13/7/05 Kazakhstan is the first of the many muslim countries I will be visiting till the end of this trip. It doesn't appear very Muslim, a few fez like hats, a few head scarves are the only outward signs. There aren't many mosques, no call to prayer and alcohol is sold and drunk openly. One unpleasant trend that has been creeping into embassies recently is the extra change for a more hurried visa. Taking advantage of their monopoly status what used to be normal processing, same or next day has now become special service with an extra charge, usually double the price, or you wait five days, a week or sometimes more. There seems to be no reason for it other than revenue raising. Businessmen will often pay the charge to avoid having to return to the embassies and tourists caught with waiting a few days with its expenses in a city they don't want to be in will often also pay, so the trend looks like spreading. After an hours hunting I finally found the Afghanistan Embassy out of town with the help of the police. Far from targeting tourists I have used them here for directions on a few occasions and found them extremely helpful.Broken frame above the rear shock absorber, rough road fatigue I wonder that someone in government doesn't read the guide books in these countries and tried to correct some of the negative comments about officials and their country because things are certainly improving in a lot of areas. The Afghanistan visa, $US 30.00, 30 days stay with a 90 day validity, available tomorrow morning, again helpful and efficient. I decided not to  apply for a Turkmenistan visa here as the dates will be fixed and too far into the future to be sure of exact dates, and it takes up to 14 days processing time.

14/7/05 The air is so dry here I am drinking five litres of fluid a day, the pages of the diary have gone curly and washing dries in the room in a couple of hours. The security at the regions embassies almost non existent. At the "free" worlds embassies very tight. The freedom of democracy currently has a high price, limited peaceful enjoyment by terrorism security measures. The "non free" are more concerned by their own rulers. Russia had a feel of a hurt nation keeping its pride whilst Kazakhstan more feels like a freed nation and pushing the boundaries of that freedom. Whilst looking for the Afghan Embassy yesterday I met the managing director of Volvo here and we had a great lunch. Also a H-D rider he has worked in many Volvo trouble spots of the world and had some great stories, otherwise a quieter day. Bolshoe Almotinskoe Lake

15/7/05 It had rained, cleared, rained, cleared in Almaty during the day and by mid afternoon I wasn't sure I was making the right decision in heading up into the mountains. The road deteriorated the closer I got to Bolshoe Almatinskoe Lake and I headed to a grassy clearing about half a km short of the lake. The rain started again before I could get up the tent and it was another cold tinned dinner listening to the pitta patter of rain and sleet most of the night.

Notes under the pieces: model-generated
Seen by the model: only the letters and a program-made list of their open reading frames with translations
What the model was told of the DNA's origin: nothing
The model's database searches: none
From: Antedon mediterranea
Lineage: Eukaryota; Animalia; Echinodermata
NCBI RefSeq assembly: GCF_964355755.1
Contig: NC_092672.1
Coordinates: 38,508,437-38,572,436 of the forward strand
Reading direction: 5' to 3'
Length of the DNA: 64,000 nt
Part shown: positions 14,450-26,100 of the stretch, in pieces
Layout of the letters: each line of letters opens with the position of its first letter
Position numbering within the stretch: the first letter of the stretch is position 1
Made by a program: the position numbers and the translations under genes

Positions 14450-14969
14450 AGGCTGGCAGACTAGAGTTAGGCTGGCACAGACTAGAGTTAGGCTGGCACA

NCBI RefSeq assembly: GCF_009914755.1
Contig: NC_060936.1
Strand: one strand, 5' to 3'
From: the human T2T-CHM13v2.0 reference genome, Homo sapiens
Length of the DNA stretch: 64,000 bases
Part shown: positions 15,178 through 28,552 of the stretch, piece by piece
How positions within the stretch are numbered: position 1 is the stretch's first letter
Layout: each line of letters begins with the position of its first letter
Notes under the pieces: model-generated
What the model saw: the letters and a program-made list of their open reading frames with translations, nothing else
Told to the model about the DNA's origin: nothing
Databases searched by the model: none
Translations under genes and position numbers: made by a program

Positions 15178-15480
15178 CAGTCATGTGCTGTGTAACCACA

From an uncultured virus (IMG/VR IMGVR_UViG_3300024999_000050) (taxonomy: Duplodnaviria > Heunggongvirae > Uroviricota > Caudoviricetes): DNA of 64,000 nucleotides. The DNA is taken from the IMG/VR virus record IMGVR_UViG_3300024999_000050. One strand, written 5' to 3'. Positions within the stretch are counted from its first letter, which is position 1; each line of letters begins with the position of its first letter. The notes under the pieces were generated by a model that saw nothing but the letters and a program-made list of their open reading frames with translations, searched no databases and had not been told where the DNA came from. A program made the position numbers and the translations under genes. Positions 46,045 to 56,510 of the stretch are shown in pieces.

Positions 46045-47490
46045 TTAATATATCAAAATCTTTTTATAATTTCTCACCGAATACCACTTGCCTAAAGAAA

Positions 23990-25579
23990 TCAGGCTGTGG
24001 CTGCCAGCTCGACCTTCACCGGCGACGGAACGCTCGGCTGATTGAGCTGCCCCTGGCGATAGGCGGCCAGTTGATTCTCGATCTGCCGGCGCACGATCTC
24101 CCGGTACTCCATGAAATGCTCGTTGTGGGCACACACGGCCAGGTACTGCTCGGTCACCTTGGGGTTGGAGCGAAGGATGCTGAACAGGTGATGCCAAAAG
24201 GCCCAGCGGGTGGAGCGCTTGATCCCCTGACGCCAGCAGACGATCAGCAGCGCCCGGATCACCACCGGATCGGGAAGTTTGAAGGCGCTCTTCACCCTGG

16/7/05 Still cloudy but clearer the surrounding peaks had a new dusting of snow over the bright green grass giving a lovely contrast. At near 2500 metres the air was cold blowing off the new snow. The tent never dried all day but it never really rained. A light drizzle, sunshine, and light drizzle as I read in the tent and did minor work on the bike and watched the hoards of Alsatians walk or drive, day trippers and overnight campers, moving up and down the track. I was left in peace, just far enough away to deter too much interest, beside the small river and enjoying the day of solitude yet surrounded. 

17/5/05 Up early I strolled up and around the lake, actually a dam. It's famed turquoise colours only come later in the year once the glacier melt stops and its sediment settles. Now an unappealing murky grey but still beautiful in its setting below snow capped peaks and amongst the tall pencil thin fur tree pines. A break in the light rain had the tent dry and me on my way back to Almaty. I have met more independent travellers, motorcycle or particularly bicycle, than backpackers in this region, and altogether very few. A group of five shared tea in my room this evening discussing information on where each had gone or was going. A British couple on bicycles, a Dutch by bicycle and a Brit by public transport, the largest group of travellers since Mongolia.

18/5/05 More running around town. Collected Tajikistan visa and arranged an invitation for Uzbekistan and a permit to ride the GABO road, Palmir Highway in Tajikistan, both to be collected by email in ten days time. Managed to find some fork oil for an oil change and had a break in the frame, around the rear right shock absorber welded and strengthened, did the left one as well as a precaution. Washing and internet and ready to leave Almaty tomorrow after a successful eight day visit.

19/5/05 Leaving at lunch time I had not expected to get to the border today but with a good road, first through irrigation fields, then through desert treeless mountains and gorges and finally the fertile plateau I was at the border by 6.30 pm. Fully expecting it to be closed I was informed it was a 24 hour border crossing despite being in the far east of the country where virtually no-one crosses. Customs forgot to ask for my motorcycle paperwork and immigration took just five minutes while I stood in front of their computer linked camera having my passport scanned, sophisticated for such a small border. I feel I didn't really "get into" Kazakhstan. In the north it is similar to Russia. Almaty is an appealing cross Western and Russian city. Having my mind on visas didn't help. An easy relaxed country to visit.


Move with me to Kyrgyzstan


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Story and photos copyright Peter and Kay Forwood, 1996-